A court decision reached last month but under seal until Friday could force Web sites to track visitors if the sites become defendants in a lawsuit.
TorrentSpy, a popular BitTorrent search engine, was ordered on May 29 by a federal judge in the Central District of California in Los Angeles to create logs detailing users' activities on the site. The judge, Jacqueline Chooljian, however, granted a stay of the order on Friday to allow TorrentSpy to file an appeal.
The appeal must be filed by June 12, according to Ira Rothken, TorrentSpy's attorney.
TorrentSpy has promised in its privacy policy never to track visitors without their consent.
"It is likely that TorrentSpy would turn off access to the U.S. before tracking its users," Rothken said. "If this order were allowed to stand, it would mean that Web sites can be required by discovery judges to track what their users do even if their privacy policy says otherwise."
The Motion Picture Association of America, which represents Columbia Pictures and other top Hollywood film studios, sued TorrentSpy and a host of others in February 2006 as part of a sweep against file-sharing companies. According to the MPAA, the search engine was sued for allegedly making it easier to download pirated files.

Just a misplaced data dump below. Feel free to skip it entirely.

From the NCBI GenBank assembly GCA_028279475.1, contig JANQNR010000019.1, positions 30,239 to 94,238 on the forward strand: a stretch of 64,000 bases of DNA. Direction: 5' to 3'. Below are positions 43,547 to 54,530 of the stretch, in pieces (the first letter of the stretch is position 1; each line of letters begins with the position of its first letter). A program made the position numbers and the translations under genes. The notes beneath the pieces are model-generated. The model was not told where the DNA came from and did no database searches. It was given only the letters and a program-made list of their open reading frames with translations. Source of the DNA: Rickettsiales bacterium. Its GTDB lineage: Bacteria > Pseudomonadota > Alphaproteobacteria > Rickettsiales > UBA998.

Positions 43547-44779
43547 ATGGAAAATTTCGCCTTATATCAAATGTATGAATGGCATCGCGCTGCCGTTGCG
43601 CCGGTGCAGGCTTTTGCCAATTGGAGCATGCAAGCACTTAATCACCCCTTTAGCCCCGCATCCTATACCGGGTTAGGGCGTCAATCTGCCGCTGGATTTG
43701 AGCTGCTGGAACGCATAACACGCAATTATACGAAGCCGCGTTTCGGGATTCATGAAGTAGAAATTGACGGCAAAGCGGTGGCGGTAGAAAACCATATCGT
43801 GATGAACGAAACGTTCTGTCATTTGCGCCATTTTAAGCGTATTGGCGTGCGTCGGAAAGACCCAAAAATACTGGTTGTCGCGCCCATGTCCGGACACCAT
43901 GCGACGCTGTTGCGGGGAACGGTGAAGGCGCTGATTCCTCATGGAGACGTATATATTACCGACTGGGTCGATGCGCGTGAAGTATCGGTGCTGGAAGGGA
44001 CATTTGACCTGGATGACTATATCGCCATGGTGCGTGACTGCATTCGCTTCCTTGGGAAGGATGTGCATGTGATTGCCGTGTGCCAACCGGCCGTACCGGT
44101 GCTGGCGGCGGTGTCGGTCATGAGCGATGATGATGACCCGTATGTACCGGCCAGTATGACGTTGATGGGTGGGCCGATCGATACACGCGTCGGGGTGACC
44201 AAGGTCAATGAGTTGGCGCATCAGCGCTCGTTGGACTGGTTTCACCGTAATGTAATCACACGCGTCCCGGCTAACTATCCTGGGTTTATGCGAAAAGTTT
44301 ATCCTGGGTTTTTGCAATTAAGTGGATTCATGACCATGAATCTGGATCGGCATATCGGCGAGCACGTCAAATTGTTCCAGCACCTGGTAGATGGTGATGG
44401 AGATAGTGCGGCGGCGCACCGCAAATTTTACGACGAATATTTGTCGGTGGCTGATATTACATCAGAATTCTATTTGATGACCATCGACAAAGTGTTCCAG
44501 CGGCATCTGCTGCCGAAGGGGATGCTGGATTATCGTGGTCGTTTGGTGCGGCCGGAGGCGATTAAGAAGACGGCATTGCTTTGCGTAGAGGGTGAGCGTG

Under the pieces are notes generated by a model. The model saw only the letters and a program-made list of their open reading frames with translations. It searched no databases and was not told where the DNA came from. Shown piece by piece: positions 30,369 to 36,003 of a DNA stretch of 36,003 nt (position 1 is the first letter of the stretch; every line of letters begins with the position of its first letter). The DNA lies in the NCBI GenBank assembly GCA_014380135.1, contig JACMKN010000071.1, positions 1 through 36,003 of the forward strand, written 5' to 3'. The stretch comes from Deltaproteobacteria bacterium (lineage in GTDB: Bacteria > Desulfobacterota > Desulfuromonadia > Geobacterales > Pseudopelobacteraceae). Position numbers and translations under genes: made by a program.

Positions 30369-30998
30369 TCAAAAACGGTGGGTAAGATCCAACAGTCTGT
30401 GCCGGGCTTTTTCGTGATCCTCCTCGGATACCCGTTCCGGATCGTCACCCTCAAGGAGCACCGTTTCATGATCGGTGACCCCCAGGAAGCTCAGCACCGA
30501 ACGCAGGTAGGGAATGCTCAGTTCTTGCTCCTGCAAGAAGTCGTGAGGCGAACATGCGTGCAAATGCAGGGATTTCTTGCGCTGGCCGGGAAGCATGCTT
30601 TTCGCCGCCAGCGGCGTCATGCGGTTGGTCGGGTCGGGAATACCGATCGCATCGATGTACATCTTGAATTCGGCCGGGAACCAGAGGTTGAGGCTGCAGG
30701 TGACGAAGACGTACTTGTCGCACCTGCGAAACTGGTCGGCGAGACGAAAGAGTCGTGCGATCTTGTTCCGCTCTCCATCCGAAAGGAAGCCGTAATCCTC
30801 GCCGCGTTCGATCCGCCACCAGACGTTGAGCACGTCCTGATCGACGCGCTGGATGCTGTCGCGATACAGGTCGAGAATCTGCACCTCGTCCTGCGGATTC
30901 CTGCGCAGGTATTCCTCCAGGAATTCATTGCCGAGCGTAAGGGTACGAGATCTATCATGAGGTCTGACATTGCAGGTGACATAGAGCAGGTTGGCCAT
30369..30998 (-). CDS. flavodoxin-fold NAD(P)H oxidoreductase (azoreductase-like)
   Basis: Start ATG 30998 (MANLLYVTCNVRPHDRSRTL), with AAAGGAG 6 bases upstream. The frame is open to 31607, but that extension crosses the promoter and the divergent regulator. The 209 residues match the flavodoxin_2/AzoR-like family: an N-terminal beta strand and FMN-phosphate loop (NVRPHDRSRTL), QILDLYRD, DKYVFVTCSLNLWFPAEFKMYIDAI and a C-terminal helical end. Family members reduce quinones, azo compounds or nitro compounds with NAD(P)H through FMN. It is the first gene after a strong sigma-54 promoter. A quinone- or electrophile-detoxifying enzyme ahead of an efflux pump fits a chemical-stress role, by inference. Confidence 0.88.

Representatives of the trade group could not be reached for comment.
The court's decision could have a chilling effect on e-commerce and digital entertainment sites, said Fred von Lohmann, an attorney with the Electronic Frontier Foundation. He calls the ruling "unprecedented."

EFF, which advocates for the public in digital rights' cases, is still reviewing the court's decision, but von Lohmann calls what he's seen so far a "troubling court order."
This is believed to be the first time a judge has ordered a defendant to log visitor activity and then hand over the information to the plaintiff.
"In general, a defendant is not required to create new records to hand over in discovery," von Lohmann said. "We shouldn't let Web site logging policies be set by litigation."
Many Web companies keep visitor logs, which can include Internet Protocol addresses, as well as other information. Some choose not to record this data, including EFF, von Lohmann said.

First The Pirate Bay and now TorrentSpy. Looks like these people have started getting serious.

First The Pirate Bay and now TorrentSpy. Looks like these people have started getting serious.

Wow i didn't know about the pirate bay... they always acted like they were never going to get fined because of the laws there. Atleast that's what i read a long time ago.

Don't forget the infamous lokitorrent =\
Who knows where the thousands of dollars went...

omg.. I always use torrent spy.. like every frikn day for somethn or other.. Well, hell.. theres always something else.. and at least there are ip annonymizers and proxies that can cover your tracks :)

Really makes me suspicious when someone @ another site offered a torrent for DL the other day and when i suggested uploading to a file hosting site they wouldnt do it,they wanted ppl to dl the torrent!!! (Might be trying to grab IPs) I wouldnt doubt it!!!!

i use demonoid :)